Thursday 30 April 2015

Zillmanton Village Found

At last!  After several expeditions over the years, we believe we may have finally found the site of the little village that long ago served the mines of Zillmanton.  Zillmanton deserves better than a near-forgotten footnote in the local history records as it was the first township on the Chillagoe Mineral Field and for a short time was the only settlement out beyond Koorboora.  An official town site was not surveyed until near the closure of mining so it was never accurately marked on any of the older maps or plans which made finding the site rather difficult.  And as the mines closed permanently at the end of 1911 and the town was pretty much gone by 1914, all those who may have known the pioneering township would have past from this world many decades ago and sadly taking that information with them.

Looking down on the site
While recently enjoying a lazy long weekend at Chillagoe, our intrepid trio of Duncan, Robert and myself decided to give it another try and after reviewing all the areas where we had searched in the past and failed to find the site, we chose this time to explore well past the mine sites.  So one morning, before the heat of the day got too much and with a couple of young 'whipper-snapper' in tow, we headed out to Zillmanton for yet one more try.  It shouldn't have been this hard to find as the place had the services of a proper town with a couple of bush hotels and a number of boarding houses along with a couple of shops and for a few years towards the end, a small school.  But were was it all?  We knew it was suppose to be close to the railway line and perviously we had searched the areas about the mine site, then an 'old timer' told us that he thought the town site was further out along the rail line.  So we looked out on the Mungana side which made sense to us as there was a water source in that direction.  But we didn't find anything out there so we decided this time to look in the opposite direction as we later found a copy of a Mines Department plan which showed the site of the school reserve out there.

The hidden stumps
We drove off the road where it crossed the now disused railway line and followed a track for a short way before parking in the shade of a large tree.  Our party then wandered down the railway line, back in the direction of Chillagoe and pass the old mines and through the areas we had searched in the past.  On our right was a line of low hills behind which we could hear the traffic passing by so we were still reasonablely close to the main road.  Towards the end of the hills, the country opened out onto a flat area which looked promising and we walked across to investigate and to our delight we started to come across old metal barrel rims and pieces of broken glass.  To get a better view of the area, I climbed up the side of the nearby hill and onto a small rock outcrop which was shaded by a old tree and there I found dozens of old green beer bottles along with a sortment of whisky bottles.  It seem too high on the hill slope to be a dump site and the lack of old tin cans there, suggested that men from nearby might have climbed to this place to enjoy a drink during their spare time.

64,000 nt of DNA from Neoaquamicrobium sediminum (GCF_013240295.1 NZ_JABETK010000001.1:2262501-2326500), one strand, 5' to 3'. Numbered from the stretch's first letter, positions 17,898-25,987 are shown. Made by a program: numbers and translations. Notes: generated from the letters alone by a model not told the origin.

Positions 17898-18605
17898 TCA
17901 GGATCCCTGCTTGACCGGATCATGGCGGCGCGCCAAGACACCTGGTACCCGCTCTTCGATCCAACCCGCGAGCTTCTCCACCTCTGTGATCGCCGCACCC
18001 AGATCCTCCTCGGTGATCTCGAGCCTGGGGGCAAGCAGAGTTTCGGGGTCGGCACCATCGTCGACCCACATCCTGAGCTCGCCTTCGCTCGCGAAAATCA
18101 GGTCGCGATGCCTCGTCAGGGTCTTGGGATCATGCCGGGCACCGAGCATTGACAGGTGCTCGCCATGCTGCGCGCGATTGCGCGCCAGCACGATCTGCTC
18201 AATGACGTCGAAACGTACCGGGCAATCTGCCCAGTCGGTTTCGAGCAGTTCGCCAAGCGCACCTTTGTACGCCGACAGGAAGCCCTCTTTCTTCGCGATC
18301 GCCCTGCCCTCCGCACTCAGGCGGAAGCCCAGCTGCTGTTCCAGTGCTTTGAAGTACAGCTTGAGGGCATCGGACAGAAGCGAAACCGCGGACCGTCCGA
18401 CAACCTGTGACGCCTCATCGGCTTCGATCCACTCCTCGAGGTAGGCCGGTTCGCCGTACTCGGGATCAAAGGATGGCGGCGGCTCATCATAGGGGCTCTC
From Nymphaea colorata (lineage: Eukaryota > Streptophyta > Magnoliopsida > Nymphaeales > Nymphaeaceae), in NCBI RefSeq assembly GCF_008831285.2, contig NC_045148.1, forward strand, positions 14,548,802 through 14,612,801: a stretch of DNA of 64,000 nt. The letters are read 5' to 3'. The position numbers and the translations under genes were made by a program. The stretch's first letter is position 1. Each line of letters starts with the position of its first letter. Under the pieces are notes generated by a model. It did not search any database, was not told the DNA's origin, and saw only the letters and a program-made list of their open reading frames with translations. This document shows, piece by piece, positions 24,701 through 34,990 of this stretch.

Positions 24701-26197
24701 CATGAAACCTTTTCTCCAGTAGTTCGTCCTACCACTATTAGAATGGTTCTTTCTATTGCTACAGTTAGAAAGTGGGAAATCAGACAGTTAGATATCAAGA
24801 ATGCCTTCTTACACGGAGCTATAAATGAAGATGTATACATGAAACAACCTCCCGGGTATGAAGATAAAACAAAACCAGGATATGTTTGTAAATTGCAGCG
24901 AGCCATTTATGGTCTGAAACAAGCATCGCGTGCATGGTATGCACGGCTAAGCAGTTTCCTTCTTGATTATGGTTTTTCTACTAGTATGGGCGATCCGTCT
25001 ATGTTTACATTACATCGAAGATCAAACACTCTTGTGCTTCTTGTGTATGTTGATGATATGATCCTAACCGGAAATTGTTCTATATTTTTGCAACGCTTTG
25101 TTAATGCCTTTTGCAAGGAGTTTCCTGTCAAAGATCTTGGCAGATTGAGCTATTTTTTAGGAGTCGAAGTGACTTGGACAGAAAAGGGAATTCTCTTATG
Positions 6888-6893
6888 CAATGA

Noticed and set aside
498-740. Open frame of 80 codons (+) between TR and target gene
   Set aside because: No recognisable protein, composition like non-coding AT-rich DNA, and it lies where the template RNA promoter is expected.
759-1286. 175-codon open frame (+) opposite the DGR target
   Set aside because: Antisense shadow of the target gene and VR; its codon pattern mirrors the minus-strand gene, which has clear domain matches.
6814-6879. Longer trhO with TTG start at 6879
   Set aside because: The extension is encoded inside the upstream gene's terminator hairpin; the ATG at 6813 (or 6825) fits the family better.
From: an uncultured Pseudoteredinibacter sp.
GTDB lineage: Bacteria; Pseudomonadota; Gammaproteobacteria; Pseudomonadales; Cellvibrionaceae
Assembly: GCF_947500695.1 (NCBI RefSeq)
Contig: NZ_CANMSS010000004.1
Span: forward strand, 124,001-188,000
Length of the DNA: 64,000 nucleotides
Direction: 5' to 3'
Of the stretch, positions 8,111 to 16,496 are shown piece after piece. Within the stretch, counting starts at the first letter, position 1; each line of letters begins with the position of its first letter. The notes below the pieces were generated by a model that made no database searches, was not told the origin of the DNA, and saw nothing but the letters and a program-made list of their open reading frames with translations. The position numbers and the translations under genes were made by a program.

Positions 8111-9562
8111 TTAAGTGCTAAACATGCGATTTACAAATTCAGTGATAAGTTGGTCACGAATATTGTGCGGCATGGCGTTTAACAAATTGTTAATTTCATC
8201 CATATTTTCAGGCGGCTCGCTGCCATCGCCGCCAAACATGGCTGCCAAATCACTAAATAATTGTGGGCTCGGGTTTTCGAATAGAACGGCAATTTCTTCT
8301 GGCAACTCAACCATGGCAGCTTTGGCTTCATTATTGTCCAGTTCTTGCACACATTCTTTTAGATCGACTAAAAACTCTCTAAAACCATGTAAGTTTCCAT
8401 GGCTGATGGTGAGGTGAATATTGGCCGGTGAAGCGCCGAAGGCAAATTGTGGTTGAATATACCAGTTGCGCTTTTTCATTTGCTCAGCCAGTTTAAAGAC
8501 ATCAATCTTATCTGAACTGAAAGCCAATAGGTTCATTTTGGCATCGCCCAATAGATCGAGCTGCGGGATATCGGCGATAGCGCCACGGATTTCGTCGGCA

Soon after coming down from the hill, one of the youngsters pointed out a row of old wooden stumps half hidden in the long grass.  We had found our first building site.  The front of the site was facing the rail line and had been built up with rock and several rows of old floor stumps were still in place giving us an idea of the dimensions of the structure.  Shards of broken crockery found about the site suggested this was a residential dwelling, maybe one of the boarding houses which provided accommodation for the miners.  With the long grass making the search difficult and the midday heat starting to take its toll, we decided to call it a day and headed back towards the car happy with the knowledge that we had found the likely area where the village once stood.  Our little party resolved to return later in the year, after the annual bush fires have cleaned up the long grass, to better investigate this area.  But for now, it was off to cool down with a cold drink and a splash in Chillagoe Creek.
The mines of Zillmanton                                                                  The mine site today